Review: “Reminiscence”

“The past can haunt a man. That’s what they say.” Nick Bannister’s (Hugh Jackman) opening narration in “Reminiscence,” and his voiceovers throughout the remainder of the film, calls to mind classic films noir in which the hardened protagonist wearily dictates his thoughts, feelings, and ruminations on morality. But “Reminiscence” never does more than remind us of those previous, better movies. It’s a frustrating film to watch, mostly because the potential greatness is visible on the periphery throughout the entire runtime. The feature directorial debut of “Westworld” co-creator Lisa Joy (who also wrote the film) is a tantalizing mix of sci-fi and noir elements, but the story neglects its more fascinating elements in favor of a fairly standard romantic mystery that’s immediately forgettable.

Rebecca Ferguson and Hugh Jackman in “Reminiscence”

In “Reminiscence,” rising sea levels and war have ravaged the world. A nostalgia drug developed for interrogating individuals is now used recreationally, allowing people to retreat from their bleak reality and revisit their best memories over and over again. Nick, along with his friend Watts (Thandiwe Newton), runs a business selling the past to people using this technology, in which the person dons a headset and lays down in a water tank, the memories they are visiting projected in a hologram for those in the room to view and record. One evening, in walks Mae (Rebecca Ferguson), a beautiful singer who needs help remembering what she did with her keys. Nick appears instantly captivated by her, but in a twist, we find that this is not their first encounter in reality; Nick has had a brief romance with Mae, but she suddenly disappeared, and he is the one in the tank, retreating into the past to try to find her.

Thandiwe Newton and Hugh Jackman in “Reminiscence”

Despite an overall promising start and an intriguing premise, “Reminiscence” lacks the ambition required to make it impactful. Visually, there are some beautiful atmospheric moments, from the smoky, dimly lit lounges where Mae sings, to her apartment, where the warm sun streams in through the curtains and the steadily spinning fans help indicate the perpetual Miami heat, to the boats that drift throughout the city in lieu of cars, where the streets and the shore have sunken under the ocean and nature and man-made structures start to merge. And the way that the opening scenes play with chronology keeps the viewer on their toes for the rest of the film. But the world-building just isn’t there. We never get more than an allusion to how the world got the way it was (even though we all know it’s gotta be climate change), or the war that appears to have affected so many people and taken the lives of others. Jackman and Ferguson fail to sell the attraction between their characters that is the driving force for Nick throughout the film; Newton is the real standout in the cast, getting to use her talents as an action star in some of the fight scenes later in the film when things finally start to get exciting, and serving up the most genuine emotion as she is caught between helping Nick find Mae and trying to keep him grounded in reality.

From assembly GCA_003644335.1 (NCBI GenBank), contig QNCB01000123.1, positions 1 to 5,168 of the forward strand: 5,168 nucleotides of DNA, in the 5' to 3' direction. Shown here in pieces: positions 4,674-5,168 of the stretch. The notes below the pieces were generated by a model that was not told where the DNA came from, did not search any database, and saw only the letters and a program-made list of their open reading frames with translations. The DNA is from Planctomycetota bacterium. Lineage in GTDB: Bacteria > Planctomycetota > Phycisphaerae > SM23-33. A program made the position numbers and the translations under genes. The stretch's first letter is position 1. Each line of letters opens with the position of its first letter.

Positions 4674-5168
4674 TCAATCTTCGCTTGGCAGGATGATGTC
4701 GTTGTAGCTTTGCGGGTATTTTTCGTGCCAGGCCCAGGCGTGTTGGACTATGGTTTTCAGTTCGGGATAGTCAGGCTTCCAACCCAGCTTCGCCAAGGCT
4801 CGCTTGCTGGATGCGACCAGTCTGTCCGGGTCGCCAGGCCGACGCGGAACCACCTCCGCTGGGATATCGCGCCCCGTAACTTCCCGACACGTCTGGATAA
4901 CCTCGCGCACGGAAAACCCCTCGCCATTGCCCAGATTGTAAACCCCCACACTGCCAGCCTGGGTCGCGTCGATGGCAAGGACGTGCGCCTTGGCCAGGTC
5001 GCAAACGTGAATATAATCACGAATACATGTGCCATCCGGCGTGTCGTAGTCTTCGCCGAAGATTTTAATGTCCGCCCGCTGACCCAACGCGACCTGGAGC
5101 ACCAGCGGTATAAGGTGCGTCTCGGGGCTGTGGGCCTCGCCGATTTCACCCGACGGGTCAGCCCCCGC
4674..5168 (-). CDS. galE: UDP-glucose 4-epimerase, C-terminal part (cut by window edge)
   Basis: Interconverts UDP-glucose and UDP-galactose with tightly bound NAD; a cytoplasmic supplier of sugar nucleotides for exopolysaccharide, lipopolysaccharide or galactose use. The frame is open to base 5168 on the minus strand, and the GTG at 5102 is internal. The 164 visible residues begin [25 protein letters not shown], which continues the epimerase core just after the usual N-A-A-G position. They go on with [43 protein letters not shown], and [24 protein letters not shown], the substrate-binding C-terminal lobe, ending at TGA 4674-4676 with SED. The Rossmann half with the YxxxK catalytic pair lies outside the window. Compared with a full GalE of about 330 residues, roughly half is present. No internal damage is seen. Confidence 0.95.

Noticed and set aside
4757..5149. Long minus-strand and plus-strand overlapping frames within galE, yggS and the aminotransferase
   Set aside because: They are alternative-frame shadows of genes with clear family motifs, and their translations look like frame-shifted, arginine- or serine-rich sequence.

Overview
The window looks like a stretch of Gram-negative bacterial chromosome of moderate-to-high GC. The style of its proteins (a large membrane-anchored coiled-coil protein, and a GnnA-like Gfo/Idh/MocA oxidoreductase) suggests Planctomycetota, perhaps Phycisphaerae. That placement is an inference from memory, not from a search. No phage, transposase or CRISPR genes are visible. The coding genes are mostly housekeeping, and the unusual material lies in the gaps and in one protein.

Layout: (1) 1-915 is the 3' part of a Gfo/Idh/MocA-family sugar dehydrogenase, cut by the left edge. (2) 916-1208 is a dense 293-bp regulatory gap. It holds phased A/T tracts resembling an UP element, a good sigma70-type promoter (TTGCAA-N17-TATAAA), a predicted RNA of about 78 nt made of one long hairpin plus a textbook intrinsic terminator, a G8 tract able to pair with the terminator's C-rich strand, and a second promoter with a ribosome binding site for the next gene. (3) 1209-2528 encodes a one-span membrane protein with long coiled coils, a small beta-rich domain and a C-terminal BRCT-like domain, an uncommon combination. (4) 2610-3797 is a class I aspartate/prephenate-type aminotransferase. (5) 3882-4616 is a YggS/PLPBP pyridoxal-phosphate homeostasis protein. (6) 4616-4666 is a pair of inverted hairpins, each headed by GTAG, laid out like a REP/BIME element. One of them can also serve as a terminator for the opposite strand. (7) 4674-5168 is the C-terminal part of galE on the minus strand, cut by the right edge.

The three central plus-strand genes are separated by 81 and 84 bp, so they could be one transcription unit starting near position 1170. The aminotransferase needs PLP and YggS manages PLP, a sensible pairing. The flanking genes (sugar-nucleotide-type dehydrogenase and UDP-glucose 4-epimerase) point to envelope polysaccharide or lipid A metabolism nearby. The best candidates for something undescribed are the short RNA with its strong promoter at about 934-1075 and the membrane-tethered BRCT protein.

As a neo-noir throwback, “Reminiscence” does work on some level, but the mystery runs out of mileage the longer it goes on, and the ending, which affirms that living in the past is preferable to sticking it out in the present, feels a bit too defeatist, even by noir standards. I hope that Lisa Joy gets another stab at directing a feature in the near future though; it’s nice to see a woman getting a big budget to make sub-par studio fare for a change.

“Reminiscence” is now playing in theaters and streaming on HBO Max until September 19. Runtime: 115 minutes. Rated PG-13.

Leave a Reply

Fill in your details below or click an icon to log in:

WordPress.com Logo

You are commenting using your WordPress.com account. Log Out /  Change )

Google photo

You are commenting using your Google account. Log Out /  Change )

Twitter picture

You are commenting using your Twitter account. Log Out /  Change )

Facebook photo

You are commenting using your Facebook account. Log Out /  Change )

Connecting to %s